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I received a message from a reader the other day after posting this article from Melissa Littles on Facebook: The Police Wife Life: Selfish is Not An Option. It’s one I read shortly before J went to the academy and I felt it was a great preparatory article.
This reader, however, said she didn’t like it. She said it was depressing and scary. In fact, she said, after reading it, she didn’t want her husband to become a police officer at all.
Yikes. I wasn’t sure what to say.
In my experience, when someone feels called to law enforcement, not much will dissuade them.
It’s kind of like someone who staunchly wants/doesn’t want kids: there isn’t much that will change their minds. It’s why couples are generally advised to ask that question before getting married, because it’s something that, if one partner doesn’t get there way, there’s not a lot of compromise to be had.
If you’re a Parenthood fan, you’ll remember the conversation between Cosby and a girlfriend who wants a baby and he asks for a compromise. “What, you want half a baby?” Yeah, it just doesn’t tend to work. Same with law enforcement – if you’re feeling called to it, you can’t really be half in.
When I thought about it, I realized that when J was first applying for departments, I had moments where I felt the same way. I felt scared whenever I heard about a police officer being killed or injured in the line of duty. I worried about it happening to J.
I, too, had moments where I thought, why can’t he pick a safer job? One that’s not so risky?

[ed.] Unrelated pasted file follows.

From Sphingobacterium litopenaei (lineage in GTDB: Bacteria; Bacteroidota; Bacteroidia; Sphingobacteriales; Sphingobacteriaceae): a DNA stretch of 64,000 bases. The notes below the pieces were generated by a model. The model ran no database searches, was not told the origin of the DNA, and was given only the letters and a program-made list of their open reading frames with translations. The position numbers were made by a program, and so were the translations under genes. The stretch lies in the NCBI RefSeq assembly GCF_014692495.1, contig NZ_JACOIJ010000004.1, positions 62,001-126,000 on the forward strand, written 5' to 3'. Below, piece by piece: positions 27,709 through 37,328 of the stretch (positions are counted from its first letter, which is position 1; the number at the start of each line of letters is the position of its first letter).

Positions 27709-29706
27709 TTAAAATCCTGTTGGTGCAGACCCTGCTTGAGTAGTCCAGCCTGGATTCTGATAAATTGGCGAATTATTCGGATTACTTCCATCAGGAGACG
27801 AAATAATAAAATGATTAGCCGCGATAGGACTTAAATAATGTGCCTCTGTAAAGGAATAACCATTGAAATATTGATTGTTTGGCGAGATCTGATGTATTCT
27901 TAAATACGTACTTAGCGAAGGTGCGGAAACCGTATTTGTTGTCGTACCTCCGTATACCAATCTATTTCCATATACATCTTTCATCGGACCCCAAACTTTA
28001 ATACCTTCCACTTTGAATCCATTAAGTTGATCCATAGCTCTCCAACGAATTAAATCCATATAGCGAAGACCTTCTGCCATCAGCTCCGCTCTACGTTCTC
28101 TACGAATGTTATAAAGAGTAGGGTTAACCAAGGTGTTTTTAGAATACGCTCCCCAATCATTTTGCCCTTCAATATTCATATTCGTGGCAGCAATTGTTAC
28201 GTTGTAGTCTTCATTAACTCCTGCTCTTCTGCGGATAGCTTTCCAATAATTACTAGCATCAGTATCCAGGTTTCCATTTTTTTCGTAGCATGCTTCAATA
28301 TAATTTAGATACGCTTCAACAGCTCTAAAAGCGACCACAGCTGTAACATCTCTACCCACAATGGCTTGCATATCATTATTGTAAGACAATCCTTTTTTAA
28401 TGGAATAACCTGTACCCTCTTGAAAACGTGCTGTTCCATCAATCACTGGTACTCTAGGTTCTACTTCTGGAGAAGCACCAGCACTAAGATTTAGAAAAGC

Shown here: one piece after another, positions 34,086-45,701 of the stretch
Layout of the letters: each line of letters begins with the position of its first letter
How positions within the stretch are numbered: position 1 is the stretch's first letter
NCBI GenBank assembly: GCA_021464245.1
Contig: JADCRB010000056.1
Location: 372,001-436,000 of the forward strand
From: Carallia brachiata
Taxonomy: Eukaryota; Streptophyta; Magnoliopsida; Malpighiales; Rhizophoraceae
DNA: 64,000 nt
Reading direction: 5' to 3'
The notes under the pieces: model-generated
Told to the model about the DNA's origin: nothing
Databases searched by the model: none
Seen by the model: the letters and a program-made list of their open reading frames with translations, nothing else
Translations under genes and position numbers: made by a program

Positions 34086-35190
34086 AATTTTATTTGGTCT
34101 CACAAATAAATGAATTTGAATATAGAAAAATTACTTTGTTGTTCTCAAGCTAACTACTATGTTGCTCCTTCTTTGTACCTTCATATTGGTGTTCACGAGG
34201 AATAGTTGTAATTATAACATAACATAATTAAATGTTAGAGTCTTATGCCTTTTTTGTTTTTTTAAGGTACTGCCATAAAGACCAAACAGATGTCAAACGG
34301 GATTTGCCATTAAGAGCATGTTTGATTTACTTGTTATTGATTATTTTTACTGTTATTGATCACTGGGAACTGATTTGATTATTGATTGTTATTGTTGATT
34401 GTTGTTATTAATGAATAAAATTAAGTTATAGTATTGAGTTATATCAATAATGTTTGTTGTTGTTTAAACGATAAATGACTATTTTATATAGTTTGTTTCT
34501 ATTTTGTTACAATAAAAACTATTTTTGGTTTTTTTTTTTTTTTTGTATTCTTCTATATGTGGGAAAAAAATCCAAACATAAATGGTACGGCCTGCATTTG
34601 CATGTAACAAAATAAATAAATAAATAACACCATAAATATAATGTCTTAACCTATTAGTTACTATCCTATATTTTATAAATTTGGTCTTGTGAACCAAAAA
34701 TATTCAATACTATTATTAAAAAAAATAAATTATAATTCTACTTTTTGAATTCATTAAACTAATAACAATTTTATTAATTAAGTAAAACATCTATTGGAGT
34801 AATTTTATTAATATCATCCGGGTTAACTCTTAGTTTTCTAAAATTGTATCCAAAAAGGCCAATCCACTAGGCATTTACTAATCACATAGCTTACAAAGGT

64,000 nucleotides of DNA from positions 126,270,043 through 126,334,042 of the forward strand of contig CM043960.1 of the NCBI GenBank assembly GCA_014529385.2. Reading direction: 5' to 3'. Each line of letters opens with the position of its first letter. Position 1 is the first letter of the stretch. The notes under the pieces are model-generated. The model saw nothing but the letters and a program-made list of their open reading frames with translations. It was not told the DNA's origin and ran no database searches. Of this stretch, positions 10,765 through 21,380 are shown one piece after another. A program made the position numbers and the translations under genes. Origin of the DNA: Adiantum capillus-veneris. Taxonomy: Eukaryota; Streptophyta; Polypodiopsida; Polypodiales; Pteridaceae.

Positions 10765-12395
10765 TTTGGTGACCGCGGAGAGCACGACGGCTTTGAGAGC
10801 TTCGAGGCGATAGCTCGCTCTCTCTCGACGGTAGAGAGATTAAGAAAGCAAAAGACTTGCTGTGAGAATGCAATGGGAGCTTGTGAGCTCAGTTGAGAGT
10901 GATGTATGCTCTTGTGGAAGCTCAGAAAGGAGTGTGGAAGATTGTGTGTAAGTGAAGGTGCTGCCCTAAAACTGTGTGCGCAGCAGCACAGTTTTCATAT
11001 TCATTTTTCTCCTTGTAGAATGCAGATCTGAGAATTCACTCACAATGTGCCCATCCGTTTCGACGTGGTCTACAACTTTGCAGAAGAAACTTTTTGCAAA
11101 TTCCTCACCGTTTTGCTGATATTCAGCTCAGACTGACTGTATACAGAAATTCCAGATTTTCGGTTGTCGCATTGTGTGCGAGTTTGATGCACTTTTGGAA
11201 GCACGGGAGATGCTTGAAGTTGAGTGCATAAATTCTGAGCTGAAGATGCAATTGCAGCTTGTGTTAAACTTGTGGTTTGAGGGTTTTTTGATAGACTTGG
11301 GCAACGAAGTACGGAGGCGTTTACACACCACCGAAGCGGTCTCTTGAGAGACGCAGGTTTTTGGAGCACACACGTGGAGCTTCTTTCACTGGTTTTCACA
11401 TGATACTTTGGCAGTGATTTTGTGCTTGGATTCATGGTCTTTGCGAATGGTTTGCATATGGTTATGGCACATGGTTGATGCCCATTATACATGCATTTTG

I had to keep something in mind at times like these.
Life is inherently risky.
That might sound morbid, but it’s true.
Being alive is a pretty dangerous thing. Every day, you risk certain death by doing simple, everyday things. Driving a car, for instance, is probably one of the most dangerous things you can do.
More dangerous things: (source)
- 24 lives each year are claimed by champagne corks.
- Almost 6000 people die each year from tripping and falling.
- Hot tap water claims about 100 lives each year.
- 450 people die each year from falling out of bed
It’s a fact that there’s an inherent risk to living. You can let that fact paralyze you with fear, or you can let it free you.
I’m so glad my husband chases his dreams.
I know he was dissuaded from being a police officer as a kid because he was told it was dangerous and he wouldn’t make any money. For years, he pursued other careers. He spent many years in college before deciding, even though he could be good at what he was studying for, he didn’t want to do it. The thought of doing other jobs didn’t excite him the same way the thought of being in law enforcement did.
If J were to die in the line of duty, I’d be devastated.
But that being said, perspective is important. 1.3 million people are killed in car accidents every year (source). It would be terrible if he died trying to protect others, but how much more terrible might it be if he died driving to or from a job he hated? That didn’t make him feel alive like law enforcement does?
I think I’d feel a lot worse if I’d tried to cheat him out of living life the way in which he felt called.
If you recognize that every day carries its own risk, that any moment could be your last, it means you shouldn’t be so afraid to follow dreams, even those that are scary or risky. The risk of failure or death is far less scary than holding yourself back completely and never knowing what could have been.
Nonetheless, the fear will still come.
Whenever my husband has a close call at work, I have a small panic attack still. When he tells me about someone who’s threatened him or pulled a weapon on him, my wifey alarm bells still go off. It’ll be the same for you, too. That’s only natural.
Those days, I hold him a little tighter. I forgive a little more easily. It’s a huge reminder to stay focused on what’s important. Because no matter what you do, this life is fleeting, and none of us get out alive.
How has fear held you back, and how did you overcome it… or, how do you plan to?
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